It’s Google’s 18th Birthday, and we’re all feeling a bit nostalgic. Can it really be 18 years already? If your 90’s self is calling out through a sea of really bad fashion choices, have some fun and type “Google in 1998” in Google. Feeling the 90’s cool wash over you yet?
Google’s SERPs have changed a lot since 1998. While many changes seem obvious (aesthetic, user-friendliness, local options) others have occasionally had users rolling their eyes (ads…so many ads). We’re going to take a little stroll down memory lane and look at some of the biggest changes to Google’s SERPs.
Welcome, Google! Back in 1998, Google was winning at the minimalism game before “minimalism” was a phrase stolen by Apple (uhh..I mean..not stolen…just..borrowed…).
In 1999, Google added “GoogleScout” to its search results, providing users with an additional list of relevant URLs. Don’t remember the GoogleScout option? It’s almost impossible to find information on it as it is no longer relevant. While the Google Algorithm that provides search results has become that much more powerful, the addition of site links (read on!) deemed this unnecessary.
Aside from the very 1990’s-centric logo and the immense amount of white space without ads and local listings, it’s safe to say that Google has come a long way from its 1990’s beta.
Google SERPs 1998-2004
Looking more familiar? Between 2003 and 2004, big changes came to Google SERPs. Including online local listings, All Results, and Google Ads.
Local listings were introduced to help users find results relative to their areas. All Results tabs allowed users to search for a variety of search results options, but Google Ads raised eyebrows and still does to this day.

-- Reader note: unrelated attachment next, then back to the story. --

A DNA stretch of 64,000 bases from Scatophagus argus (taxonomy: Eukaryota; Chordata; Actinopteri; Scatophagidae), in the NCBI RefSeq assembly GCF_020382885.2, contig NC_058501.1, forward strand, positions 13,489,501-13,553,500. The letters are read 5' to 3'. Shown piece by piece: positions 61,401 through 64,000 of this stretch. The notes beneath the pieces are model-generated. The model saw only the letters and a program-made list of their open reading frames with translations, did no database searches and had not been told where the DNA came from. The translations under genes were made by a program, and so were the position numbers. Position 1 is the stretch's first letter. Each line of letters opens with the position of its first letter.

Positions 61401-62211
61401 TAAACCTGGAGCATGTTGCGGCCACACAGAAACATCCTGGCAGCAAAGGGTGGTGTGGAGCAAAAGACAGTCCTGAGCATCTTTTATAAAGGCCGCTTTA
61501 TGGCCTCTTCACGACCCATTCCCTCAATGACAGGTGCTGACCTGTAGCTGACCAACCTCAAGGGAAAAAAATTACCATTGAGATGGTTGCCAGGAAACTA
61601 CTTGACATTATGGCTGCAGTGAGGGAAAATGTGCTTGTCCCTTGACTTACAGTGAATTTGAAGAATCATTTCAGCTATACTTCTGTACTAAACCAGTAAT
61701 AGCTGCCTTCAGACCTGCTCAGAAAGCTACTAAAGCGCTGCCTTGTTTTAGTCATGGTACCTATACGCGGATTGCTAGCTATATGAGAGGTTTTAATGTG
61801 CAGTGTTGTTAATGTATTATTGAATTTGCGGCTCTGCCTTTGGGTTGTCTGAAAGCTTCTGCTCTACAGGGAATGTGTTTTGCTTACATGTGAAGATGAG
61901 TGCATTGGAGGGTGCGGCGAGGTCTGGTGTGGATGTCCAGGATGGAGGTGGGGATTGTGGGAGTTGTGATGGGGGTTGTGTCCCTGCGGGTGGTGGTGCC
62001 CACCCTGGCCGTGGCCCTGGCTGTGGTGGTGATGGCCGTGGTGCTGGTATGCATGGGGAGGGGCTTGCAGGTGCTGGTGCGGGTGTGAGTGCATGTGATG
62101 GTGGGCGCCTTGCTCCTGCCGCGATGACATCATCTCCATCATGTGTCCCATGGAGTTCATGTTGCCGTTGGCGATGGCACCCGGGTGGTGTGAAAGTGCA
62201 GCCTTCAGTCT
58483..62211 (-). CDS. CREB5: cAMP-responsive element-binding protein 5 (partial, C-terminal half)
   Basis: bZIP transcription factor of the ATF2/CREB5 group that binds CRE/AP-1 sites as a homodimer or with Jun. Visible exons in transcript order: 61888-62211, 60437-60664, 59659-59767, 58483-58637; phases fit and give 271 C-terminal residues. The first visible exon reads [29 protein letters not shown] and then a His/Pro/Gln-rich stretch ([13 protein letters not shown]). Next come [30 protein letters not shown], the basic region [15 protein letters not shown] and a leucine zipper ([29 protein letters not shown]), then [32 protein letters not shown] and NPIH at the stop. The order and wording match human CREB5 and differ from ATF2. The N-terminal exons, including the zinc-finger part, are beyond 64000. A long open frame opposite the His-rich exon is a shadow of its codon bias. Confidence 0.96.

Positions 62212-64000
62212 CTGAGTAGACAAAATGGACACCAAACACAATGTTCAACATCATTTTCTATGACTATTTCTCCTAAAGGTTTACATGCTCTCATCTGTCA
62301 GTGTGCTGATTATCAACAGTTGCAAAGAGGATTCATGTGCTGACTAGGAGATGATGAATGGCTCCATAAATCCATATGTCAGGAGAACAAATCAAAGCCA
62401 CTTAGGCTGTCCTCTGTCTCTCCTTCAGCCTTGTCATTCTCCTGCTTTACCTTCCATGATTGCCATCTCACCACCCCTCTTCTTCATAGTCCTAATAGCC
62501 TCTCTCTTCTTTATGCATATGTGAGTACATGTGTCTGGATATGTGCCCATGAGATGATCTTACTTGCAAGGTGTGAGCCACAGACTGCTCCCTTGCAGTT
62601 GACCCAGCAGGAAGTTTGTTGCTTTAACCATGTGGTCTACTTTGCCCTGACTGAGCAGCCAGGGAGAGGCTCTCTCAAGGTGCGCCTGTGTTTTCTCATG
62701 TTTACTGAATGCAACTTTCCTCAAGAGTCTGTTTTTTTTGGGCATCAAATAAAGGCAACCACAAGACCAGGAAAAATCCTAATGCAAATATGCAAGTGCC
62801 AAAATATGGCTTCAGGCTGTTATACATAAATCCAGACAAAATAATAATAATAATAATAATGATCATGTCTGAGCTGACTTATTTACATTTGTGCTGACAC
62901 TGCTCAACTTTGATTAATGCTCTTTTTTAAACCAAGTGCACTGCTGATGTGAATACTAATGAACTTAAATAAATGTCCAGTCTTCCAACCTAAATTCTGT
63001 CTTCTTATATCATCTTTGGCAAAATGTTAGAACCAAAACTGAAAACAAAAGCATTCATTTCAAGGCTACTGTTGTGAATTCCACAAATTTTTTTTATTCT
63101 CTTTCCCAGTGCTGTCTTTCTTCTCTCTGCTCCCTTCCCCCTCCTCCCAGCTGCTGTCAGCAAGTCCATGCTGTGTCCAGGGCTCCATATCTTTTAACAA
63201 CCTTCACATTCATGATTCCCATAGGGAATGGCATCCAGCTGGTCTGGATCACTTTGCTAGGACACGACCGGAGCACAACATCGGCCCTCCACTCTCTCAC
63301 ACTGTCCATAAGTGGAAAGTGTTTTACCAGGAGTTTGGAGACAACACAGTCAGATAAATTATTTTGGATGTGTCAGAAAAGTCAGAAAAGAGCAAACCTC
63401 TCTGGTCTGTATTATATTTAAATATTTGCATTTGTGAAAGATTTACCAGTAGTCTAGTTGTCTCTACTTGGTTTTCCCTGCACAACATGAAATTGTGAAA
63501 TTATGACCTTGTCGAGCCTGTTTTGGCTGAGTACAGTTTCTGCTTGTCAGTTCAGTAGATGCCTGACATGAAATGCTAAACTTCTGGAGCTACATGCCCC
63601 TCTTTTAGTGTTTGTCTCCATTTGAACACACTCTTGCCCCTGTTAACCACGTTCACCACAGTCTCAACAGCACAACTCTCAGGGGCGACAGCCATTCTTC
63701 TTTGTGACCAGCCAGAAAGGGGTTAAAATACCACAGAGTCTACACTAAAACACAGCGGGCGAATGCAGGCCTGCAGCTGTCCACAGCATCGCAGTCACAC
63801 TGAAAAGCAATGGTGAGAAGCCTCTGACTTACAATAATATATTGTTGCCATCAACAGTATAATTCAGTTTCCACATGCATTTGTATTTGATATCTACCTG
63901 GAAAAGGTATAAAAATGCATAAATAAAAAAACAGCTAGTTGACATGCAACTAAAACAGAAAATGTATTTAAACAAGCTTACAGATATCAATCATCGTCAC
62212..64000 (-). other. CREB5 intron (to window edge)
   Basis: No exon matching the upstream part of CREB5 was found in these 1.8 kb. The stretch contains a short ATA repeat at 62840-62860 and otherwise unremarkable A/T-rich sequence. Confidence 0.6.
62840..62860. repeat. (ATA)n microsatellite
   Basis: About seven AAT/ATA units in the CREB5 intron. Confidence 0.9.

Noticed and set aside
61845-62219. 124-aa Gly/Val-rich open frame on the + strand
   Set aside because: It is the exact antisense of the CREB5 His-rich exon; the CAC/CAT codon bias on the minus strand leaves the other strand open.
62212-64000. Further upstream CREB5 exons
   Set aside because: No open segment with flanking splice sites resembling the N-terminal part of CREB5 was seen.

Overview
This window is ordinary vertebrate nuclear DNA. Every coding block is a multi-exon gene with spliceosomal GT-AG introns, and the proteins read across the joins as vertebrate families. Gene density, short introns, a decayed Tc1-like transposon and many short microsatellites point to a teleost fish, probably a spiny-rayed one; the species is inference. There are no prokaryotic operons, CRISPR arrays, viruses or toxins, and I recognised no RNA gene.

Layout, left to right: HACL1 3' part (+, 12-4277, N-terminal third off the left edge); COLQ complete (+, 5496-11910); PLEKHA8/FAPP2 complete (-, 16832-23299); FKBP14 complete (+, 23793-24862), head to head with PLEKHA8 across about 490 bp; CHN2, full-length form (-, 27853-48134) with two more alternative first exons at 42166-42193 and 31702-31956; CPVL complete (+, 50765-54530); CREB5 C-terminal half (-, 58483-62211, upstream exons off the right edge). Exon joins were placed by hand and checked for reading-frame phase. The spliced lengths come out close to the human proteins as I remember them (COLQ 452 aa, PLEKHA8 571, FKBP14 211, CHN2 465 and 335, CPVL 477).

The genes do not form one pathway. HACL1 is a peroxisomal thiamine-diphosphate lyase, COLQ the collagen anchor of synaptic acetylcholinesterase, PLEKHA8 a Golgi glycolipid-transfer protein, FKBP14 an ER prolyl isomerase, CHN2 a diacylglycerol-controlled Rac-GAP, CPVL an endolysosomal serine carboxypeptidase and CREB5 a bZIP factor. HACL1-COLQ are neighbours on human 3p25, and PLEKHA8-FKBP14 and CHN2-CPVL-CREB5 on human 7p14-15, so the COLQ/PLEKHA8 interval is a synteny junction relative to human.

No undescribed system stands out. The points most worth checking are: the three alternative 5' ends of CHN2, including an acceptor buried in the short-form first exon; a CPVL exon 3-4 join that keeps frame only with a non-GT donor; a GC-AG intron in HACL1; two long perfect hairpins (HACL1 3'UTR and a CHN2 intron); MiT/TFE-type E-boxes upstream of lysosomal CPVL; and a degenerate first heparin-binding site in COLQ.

“Why?” we asked in dismay. “Why Google? You quirky, tech giant, you!” But the answer is simple, Google is a business. A business must make revenue to survive. An easy way to make revenue? Ads. And not just any ads, ads in a place that saw 86,142,700,000 users per year. Businesses swooned and Google made $1.837 billion by the end of 2004.
Another added bonus of a few more years under their belt? Less spammy results! Google worked hard to ensure that their results were the most accurate and less likely to cause users headaches post-clicking. The infamous PageRank was introduced in 2000 which helped users understand what pages Google thought were most popular and trustworthy. Unfortunately, PageRank also backfired the SEO community.
Google SERPs 2004-2010
I’m not sure about you, but there’s not much I miss about the 2010 SERPs results.
Can you say clutter?
However, during this time period, we did get access to Google Suggest in 2007; the search tool that was said to shave seconds off a user’s search time, and give us all insight into the hilarious searches of our peers.
Google basically said “see ya” to their Feeling Lucky button that essentially let users bypass those exhausting ads and go straight to the website of the first search result.
The button still exists today, but around the 2009-2010 mark, with the combination of Google Instant (also gone) and Google Suggest, the button was virtually unused. Only 1% of users actually used this button, but even that percentage was said to cost Google quite a bit of money.
In 2010, Advanced Search was still a part of the regular search function and other search tools were on the left-hand side. This allowed users to tap into a more specific search query.
Unlike today’s results, the SERPs design was much more vertical; notice how the sitelinks under the primary domain are vertically aligned rather than today’s horizontally aligned sitelinks.
While this change may seem self-explanatory, a more horizontal approach means a) more search results per page and b) more detailed search results. These purely user-driven decisions are the majority of decisions that Google has made to their SERPs pages.